Fourth Grade – Social Studies

4.0.1  Education was different in the past than it is today.

  • Farm and town children were taught in one-room schools 3-6 months each year
  • Schools were strict for all ages of students who attended classes in one room.

4.1 Nebraska on the Map

4.1.1 Nebraska’s history can be explored through symbols and documents.

  • Studying history is important

4.1.2  Nebraska has a place on the map.

  • Nebraska is in the western hemisphere
  • Nebraska is in the northern hemisphere
  • Nebraska is in the middle of North America

4.1.3  Nebraska has a place in America’s regions

  • Why are there 5 regions?
  • Regions are composed of states with capitals.
  • Each region has unique characteristics:  geography, climate, food sources; plants and animals; people and culture; landmarks.

4.1.4  Nebraska’s land, water, wind and weather affect our natural resources and regions.

  • Nebraska is more than flat land
  • Nebraska has renewable resources
  • Nebraska has distinct land regions
  • Nebraska regions support wildlife

4.2  First Nebraskans and European Encounters Open the West

4.2.1  First Nebraskans included nomadic tribes and farming tribes.

  • Eastern land was appropriate for farming western land was appropriate for nomadic hunting.

4.2.2 Native peoples established nations with distinct histories and cultures.
  • Significant ceremonies of nations
  • Where nations were located
  • Storytelling as a way to maintain culture

4.2.3 Native American history and culture was changed by contact with Europeans

  • European explorers came to Nebraska to claim land and resources. (Search-Lewis and Clark)

4.2.4 Trails and settlements followed water routes  (Oregon Trail landmark tour)  (Oregon Trail Simulation) (original Oregon Trail Game)
  • Major rivers and terrain determined trail paths and settlement sites.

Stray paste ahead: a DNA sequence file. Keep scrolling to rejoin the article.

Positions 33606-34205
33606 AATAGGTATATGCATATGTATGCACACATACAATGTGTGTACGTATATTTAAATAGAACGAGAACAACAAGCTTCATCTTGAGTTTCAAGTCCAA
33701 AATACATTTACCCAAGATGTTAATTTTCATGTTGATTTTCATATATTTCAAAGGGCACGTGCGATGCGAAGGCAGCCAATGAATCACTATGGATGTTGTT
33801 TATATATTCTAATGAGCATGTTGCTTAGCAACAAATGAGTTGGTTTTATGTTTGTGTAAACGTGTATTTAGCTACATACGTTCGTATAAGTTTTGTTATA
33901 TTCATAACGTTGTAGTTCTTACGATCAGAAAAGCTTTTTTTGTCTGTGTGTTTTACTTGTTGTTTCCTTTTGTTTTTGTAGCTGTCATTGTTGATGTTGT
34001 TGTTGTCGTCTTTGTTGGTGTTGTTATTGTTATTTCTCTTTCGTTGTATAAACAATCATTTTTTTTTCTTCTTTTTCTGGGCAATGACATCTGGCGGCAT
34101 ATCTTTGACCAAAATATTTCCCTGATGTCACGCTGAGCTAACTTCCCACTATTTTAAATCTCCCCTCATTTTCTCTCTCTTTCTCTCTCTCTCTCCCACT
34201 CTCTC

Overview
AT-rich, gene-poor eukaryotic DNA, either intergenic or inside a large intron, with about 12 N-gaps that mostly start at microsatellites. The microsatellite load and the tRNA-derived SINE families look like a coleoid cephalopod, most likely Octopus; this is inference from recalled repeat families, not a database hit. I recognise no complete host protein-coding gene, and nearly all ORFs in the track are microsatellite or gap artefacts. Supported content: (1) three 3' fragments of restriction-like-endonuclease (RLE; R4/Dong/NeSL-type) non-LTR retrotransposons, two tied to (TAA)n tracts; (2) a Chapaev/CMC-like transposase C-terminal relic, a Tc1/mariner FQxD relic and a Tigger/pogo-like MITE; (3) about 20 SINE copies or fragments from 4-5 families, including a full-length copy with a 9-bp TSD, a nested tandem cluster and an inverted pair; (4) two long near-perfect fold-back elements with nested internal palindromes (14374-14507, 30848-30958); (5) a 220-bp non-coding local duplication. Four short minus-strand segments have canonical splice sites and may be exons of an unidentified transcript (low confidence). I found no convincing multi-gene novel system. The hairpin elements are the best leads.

• Motivation varied (Oregon=land, California=gold, Mormon=religious freedom)

4.3  Nebraska Settlement and Displacement

4.3.1 Nebraska became a free (non-slave) territory as voted by the settlers.

  • Kansas-Nebraska Act  (Search - KS/NE act, underground railroad)
  • Slave state vs. Free state

4.3.2  The settlers needed services, transportation, communication and access to goods
  • Business opportunity
  • Transportation and communication impacted growth of Nebraska as a territory.
  • Transcontinental railroad impact

4.3.3   A variety of people who wanted land settled in Nebraska

  • The Homestead Act provided free land
  • Civil War soldiers, immigrants, African American settlers, Easterners, all traveled to settle in Nebraska.
  • Settlers in Nebraska adapted to life on the plains.
  • Native Americans lost land to the U.S. government.

4.3.4  All Native American Nations were forced from their homelands to live on reservations

4.3.5  Life was challenging for Native Americans.
  • Reservation life was difficult due to little money or job training.
  • The U.S. government boarding schools forced native children to adapt to white culture.

4.4  Establishing Nebraska as a State

4.4.1  Lincoln is chosen as state capital

  • There have been 3 capitol buildings in Nebraska’s history

4.4.2  Range wars resulted from competing land needs

  • Ranchers and farmers faced hardships and competed for land and resources.
  • Herds of cattle were driven north from Texas (development of cowboy culture)

4.4.3  Nebraska’s role as a modern state impacted U.S. History

  • The Populist Party became a strong voice in state and national politics.
  • The Chautauqua Movement helped spread culture and political debate.
  • The Trans-Mississippi Exposition showcased Nebraska as a modern state.

4.4.4  Many Nebraskans have impacted United States history in a variety of ways.

  • Notable Nebraskans include men and women from diverse cultural groups who have impacted our lives through inventions, discoveries, performing arts and service to their country.

4.4.5  Agribusiness is important in Nebraska.

  • Nebraskans have many different jobs.
  • Nebraska has a role in the world’s economy.